E85 is a fuel mixture containing 85 percent ethanol alcohol and 15 percent gasoline and is intended for use in flex-fuel vehicles (FFVs). And what the heck is an FFV? An FFV is a vehicle that is designed to operate on straight gasoline, E85 or any combination of the two. We like to think of FFVs as transitional vehicles and E85 as a transitional fuel. They are engineered to bridge the gap between our current predominately petroleum based fuel supply (gasoline), and an evolving and steadily growing bio (plant-based alcohol) fuel supply.
But there's the rub. Any device, process or idea that must go through a transition is, by default, a compromise. It must be able to straddle the difference between--and function in--the conditions that exist now, while still keeping emphasis on its true intended purpose at some point in the future.
Challenges in Transitioning to Ethanol Fuel
The whole issue with E85 and flex-fuel vehicles is a little bit of a chicken/egg thing mixed in with a vast amount of change that must be managed effectively--and in a fairly linear fashion. Here's why:
- The ultimate goal is to be able to fuel alcohol powered vehicles with 100 percent (neat) ethanol; however, ethanol has different burn characteristics than gasoline.
- Engines that burn pure alcohol must be designed differently than engines that burn pure gasoline.
- The fuel distribution infrastructure for ethanol is still in its infancy, and it will take many years and many millions of dollars to fully develop and have true intra-continental availability.
- During the transition from petrofuel to biofuel, vehicles will need to be able to run on both types of fuel as availability of one or the other may be spotty. E85 fills that immediate need by blending the two fuels together.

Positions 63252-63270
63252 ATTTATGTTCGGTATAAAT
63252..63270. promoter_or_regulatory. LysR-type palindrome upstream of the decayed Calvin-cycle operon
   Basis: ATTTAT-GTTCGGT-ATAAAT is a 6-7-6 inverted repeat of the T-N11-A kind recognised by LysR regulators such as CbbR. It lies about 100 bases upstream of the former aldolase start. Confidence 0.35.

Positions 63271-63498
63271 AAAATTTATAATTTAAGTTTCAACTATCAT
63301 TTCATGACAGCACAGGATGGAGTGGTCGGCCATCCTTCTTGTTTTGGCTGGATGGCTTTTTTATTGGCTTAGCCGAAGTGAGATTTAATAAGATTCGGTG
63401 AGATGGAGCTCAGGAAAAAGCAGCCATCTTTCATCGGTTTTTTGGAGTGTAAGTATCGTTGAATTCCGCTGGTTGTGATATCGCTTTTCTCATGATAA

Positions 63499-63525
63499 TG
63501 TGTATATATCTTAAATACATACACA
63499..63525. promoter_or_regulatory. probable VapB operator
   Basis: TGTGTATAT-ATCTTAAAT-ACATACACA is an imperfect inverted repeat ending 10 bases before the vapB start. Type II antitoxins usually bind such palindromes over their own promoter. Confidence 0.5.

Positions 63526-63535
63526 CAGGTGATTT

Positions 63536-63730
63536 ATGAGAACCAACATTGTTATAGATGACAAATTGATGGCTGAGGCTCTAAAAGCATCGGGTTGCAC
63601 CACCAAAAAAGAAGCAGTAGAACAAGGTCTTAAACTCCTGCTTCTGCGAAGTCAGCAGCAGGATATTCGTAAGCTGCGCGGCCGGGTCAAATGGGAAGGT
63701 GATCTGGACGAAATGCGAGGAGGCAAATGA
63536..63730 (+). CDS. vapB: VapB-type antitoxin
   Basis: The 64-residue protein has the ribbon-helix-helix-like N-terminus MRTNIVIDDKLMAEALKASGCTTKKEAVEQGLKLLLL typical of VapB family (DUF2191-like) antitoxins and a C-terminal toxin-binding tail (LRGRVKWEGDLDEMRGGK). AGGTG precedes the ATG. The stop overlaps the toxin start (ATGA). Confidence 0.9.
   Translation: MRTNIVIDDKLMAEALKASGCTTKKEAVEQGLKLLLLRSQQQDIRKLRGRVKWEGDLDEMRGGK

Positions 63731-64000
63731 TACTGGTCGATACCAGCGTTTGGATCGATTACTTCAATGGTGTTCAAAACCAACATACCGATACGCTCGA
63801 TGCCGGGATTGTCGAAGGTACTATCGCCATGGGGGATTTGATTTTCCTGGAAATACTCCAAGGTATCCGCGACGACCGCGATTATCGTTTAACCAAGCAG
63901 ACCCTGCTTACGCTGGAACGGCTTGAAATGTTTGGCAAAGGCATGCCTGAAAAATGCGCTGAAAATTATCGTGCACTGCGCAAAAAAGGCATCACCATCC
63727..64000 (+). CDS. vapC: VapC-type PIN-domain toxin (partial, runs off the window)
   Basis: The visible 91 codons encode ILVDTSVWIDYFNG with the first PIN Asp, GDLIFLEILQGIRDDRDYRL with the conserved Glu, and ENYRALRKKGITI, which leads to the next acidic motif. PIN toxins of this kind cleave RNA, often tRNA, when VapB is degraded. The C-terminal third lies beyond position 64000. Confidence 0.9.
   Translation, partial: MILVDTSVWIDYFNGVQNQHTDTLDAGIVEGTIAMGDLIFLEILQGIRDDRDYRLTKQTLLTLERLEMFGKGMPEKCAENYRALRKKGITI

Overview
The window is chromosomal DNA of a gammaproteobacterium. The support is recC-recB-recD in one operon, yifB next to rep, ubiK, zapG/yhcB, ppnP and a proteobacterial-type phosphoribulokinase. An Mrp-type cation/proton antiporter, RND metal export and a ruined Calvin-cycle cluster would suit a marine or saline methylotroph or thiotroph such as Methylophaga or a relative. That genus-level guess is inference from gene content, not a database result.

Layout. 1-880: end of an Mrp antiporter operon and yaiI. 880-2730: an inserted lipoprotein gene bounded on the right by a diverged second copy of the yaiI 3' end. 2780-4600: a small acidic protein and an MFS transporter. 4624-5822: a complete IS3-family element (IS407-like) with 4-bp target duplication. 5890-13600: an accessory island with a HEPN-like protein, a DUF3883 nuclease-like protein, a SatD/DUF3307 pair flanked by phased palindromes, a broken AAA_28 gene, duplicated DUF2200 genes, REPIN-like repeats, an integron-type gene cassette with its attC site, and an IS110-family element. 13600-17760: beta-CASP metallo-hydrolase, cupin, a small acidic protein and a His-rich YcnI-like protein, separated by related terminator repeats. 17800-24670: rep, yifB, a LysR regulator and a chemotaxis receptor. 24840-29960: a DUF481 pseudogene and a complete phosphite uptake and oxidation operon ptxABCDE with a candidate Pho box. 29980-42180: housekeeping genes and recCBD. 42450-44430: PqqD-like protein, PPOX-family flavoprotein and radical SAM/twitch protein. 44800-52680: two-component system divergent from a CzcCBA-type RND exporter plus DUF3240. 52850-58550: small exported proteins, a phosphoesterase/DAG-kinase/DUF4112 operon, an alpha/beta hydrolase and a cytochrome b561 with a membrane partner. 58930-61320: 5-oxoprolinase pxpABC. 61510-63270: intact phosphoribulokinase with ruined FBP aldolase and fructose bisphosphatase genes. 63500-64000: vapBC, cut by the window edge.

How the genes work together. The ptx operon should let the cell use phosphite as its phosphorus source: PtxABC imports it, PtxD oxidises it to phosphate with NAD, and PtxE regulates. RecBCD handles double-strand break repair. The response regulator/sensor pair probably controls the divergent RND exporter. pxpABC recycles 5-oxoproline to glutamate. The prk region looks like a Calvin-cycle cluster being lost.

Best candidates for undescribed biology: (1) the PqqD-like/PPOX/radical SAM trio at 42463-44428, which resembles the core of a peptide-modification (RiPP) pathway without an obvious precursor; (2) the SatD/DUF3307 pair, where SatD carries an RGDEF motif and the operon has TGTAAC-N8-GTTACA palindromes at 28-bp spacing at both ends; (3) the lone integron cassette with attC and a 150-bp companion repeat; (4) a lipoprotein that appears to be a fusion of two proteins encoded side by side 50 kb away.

FFV Engine Design Limitations
Flex-fuel engines can burn both fuels; however, they make efficiency compromises that neither straight gasoline nor straight alcohol engines need to consider, for example:
- Flex-fuel engines have low compression ratio/cylinder pressure parameters to be able to burn regular pump gasoline without the worry of detonation.
- Compared to gasoline, alcohol has a higher heat threshold for proper atomization (reduction to a fine mist). Flex engines can't burn straight alcohol; they need to have the 15 percent gasoline that is in E85 for cold start situations.
- Per gallon, alcohol has a lower energy content than gasoline. Because flex fuelers have a low compression ratio, they can't exploit alcohol's superior octane rating to make up the difference.
As a result of the sundry compromises flex-fuel engines must make to burn either type of fuel, both efficiency and economy suffer when the engine is burning E85. Let's take a deeper look a how/why fuel mileage drops in an E85 powered FFV.